Why a LMS does not work for schools
An LMS should be more than a plaything for the management or HR department. And so you will wonder why we wrote an article with this title. The answer is simple: we have written this article to give you as a company, organization, or school a better picture of what a Learning Management System can and cannot do for you.
Dozens, if not hundreds, of articles, have been written in recent years in which two things came to the fore. Firstly, many organizations (and we include companies and schools here) find the LMS they are currently working with is not satisfactory. A shocking amount of research shows that organizations want to switch Learning Management systems simply because their Learning Management System does not meet expectations. This in itself is very strange because what is the answer to the question: "What made organizations decide to use a Learning Management System in the first place?"
Introducing an LMS in school or company for the wrong reasons
We at Educatioo think that the whole idea of implementing an LMS is based on unrealistic ideas of what a Learning Management System can do for an organization. A Learning Management System is actually a term in the wrong order. A better name would be a Management System for Learning. Because this is what an LMS actually does, the system, the software - the program, help manage the learning of staff, employees, or students within an organization.
Of course, one LMS is not the other. Some Learning Management Systems are very comprehensive. However, the core is managing learning within an organization.
This article wants to explain what an LMS can and cannot do within an organization. Our goal is to show which system suits your organization, how the right choice of an LMS can help your organization move forward. Do we think you should switch to another LMS? Probably. But only if you really understand what a new LMS can mean for your organization.
"Employees learn to do their job well" sounds simple, right?
In most small organizations, you see that employees learn and train something "on the job." One learns by doing. When the organization grows, this becomes more and more difficult. This is a growing problem, especially in times when it is no longer possible to make mistakes. Compliance training to ensure that everyone understands the laws and regulations and acts accordingly in the organization's interest. Then there are product and procedure training courses that are specific to the organization. If the organization grows even further, the various departments such as sales - marketing - finance, r & d, and much more may need differentiated training. This is often the moment when it is decided to introduce a Learning Management System.
6 valid reasons to implement an LMS and why it doesn't work anyway
1. There is no central place to keep track of who has received which training within the organization. There is also no central place where all training courses are housed. There is often a "manual" within an organization, a training manual for the various departments. Keeping track of the data is becoming increasingly complex. An LMS offers a solution here. You have the option to store all training, all data of who has followed which training, the results of training, etc., in one place.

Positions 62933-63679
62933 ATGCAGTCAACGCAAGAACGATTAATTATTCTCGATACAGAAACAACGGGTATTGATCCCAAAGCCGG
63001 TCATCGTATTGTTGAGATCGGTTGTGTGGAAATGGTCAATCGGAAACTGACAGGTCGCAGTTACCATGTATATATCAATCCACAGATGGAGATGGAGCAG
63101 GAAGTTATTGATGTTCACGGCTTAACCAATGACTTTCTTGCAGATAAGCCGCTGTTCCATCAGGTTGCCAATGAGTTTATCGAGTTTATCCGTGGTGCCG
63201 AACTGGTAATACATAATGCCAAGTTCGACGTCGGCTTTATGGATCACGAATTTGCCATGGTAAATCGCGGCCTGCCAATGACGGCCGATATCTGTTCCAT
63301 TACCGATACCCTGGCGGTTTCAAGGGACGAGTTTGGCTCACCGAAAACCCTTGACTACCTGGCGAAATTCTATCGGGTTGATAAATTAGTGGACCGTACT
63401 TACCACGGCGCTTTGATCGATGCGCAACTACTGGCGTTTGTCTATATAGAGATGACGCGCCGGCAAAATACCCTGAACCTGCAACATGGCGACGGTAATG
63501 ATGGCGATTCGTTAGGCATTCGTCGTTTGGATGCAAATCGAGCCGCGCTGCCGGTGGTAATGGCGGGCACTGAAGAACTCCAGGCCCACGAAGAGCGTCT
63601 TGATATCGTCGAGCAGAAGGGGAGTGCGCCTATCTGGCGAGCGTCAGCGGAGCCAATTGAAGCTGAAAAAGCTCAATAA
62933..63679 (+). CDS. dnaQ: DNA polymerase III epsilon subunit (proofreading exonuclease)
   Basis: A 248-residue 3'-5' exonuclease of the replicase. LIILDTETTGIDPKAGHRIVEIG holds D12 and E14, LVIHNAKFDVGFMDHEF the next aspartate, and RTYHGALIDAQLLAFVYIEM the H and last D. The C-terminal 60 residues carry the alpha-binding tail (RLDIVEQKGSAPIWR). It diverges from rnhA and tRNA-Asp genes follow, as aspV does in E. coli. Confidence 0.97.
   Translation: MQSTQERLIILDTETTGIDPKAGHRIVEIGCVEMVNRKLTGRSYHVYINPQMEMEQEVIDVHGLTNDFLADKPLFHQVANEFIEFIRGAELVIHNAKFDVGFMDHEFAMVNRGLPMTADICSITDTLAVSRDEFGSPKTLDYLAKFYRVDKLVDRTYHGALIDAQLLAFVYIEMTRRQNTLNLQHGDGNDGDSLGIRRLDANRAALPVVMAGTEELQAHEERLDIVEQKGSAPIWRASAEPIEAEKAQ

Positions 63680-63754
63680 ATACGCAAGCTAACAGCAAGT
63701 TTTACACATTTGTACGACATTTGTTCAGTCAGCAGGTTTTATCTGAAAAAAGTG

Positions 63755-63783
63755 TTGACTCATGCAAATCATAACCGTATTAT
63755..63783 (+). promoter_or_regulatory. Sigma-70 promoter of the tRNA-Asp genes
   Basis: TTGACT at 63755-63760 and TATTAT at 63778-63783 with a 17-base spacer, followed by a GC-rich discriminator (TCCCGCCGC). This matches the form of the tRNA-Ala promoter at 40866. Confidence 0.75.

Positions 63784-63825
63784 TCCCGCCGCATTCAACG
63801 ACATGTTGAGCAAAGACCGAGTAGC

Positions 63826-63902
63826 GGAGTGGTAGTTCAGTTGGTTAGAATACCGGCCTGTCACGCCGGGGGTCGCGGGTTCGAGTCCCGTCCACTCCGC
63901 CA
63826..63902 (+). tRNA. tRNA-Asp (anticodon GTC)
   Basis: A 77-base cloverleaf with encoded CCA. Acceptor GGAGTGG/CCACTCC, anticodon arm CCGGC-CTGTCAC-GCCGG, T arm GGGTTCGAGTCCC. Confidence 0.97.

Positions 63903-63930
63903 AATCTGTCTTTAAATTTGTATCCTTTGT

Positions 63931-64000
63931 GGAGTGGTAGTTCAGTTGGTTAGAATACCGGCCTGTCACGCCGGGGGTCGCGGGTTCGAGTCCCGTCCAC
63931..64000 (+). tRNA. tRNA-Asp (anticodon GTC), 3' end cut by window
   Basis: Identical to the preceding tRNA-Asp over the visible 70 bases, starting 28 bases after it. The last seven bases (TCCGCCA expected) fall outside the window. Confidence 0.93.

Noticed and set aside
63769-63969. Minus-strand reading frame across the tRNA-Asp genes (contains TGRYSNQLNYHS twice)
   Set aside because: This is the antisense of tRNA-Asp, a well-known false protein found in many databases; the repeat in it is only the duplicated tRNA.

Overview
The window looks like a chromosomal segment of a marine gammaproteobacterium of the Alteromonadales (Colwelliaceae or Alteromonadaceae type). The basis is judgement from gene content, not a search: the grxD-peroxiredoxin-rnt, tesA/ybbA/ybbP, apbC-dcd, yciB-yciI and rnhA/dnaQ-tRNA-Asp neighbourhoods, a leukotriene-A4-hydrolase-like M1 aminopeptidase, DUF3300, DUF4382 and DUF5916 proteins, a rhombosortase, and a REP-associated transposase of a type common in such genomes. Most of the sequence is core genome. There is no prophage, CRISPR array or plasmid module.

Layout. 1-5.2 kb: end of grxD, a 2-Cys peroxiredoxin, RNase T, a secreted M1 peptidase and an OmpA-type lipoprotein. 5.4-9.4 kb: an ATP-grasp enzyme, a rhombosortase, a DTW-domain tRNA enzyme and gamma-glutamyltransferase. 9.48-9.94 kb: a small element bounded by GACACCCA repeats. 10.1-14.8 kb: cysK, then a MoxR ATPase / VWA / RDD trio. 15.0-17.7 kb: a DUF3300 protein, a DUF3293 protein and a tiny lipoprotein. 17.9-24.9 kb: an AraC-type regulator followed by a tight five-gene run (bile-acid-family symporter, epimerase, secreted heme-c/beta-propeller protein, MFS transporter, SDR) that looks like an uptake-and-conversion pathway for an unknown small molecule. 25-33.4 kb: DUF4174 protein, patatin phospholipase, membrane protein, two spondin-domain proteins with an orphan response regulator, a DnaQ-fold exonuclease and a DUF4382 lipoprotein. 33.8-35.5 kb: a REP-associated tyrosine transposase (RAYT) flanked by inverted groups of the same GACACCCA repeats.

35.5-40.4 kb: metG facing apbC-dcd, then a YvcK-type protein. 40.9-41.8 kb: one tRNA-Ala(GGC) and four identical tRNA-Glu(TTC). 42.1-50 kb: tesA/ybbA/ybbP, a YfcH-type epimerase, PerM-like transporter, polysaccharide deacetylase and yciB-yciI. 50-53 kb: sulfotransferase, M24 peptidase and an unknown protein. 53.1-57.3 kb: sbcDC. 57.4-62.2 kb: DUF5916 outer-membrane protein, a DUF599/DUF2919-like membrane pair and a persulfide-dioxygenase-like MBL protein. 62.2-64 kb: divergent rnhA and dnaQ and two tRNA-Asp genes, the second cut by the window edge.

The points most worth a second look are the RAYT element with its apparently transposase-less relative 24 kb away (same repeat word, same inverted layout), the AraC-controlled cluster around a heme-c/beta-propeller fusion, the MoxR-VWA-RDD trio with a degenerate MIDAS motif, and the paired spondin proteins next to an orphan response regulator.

2. Are training courses successfully completed at all, or are they just checked off? Does your employee become more effective in the workplace, or does training have little or no influence on your employee's performance? Do your employees feel that they are moving forward, better equipped to do their jobs? Do you notice that the company is performing better as a whole? These are all answers that you can find in a Learning Management System.
3. As an organization, as an employer, you see the costs of hiring instructors and trainers soaring. Every time an employee is recruited to perform a specific task within the company, you will see the same instructor walk in again. When you have made the right choice for an LMS, these kinds of things can be seen very quickly. Clustering can be done, for example, to control costs.
4. When employees go "on training," it often takes productive hours. With a correct LMS, you can see which employees still have to go "on a course." This may show that it is advantageous to opt for an "in-company training" appropriately rather than having each employee train separately outside the company. A well-chosen Learning Management System could show that E-learning might be a much better solution.
5. A correctly selected Learning Management System allows you to scale up immediately with the organization's rapid growth. It is evident in one overview who has already followed or needs to track which training. Because all data is stored in one central place, switching quickly is very easy. A correctly selected LMS also offers the option to save all workouts.
6. As an employer, as an organization, you also want to measure the return of the training courses offered. It is not easy to calculate an ROI (Return On Investment) without data. In time, the effectiveness of training can be made visible by filtering the chosen LMS data. Correct and complete use of the system is then necessary.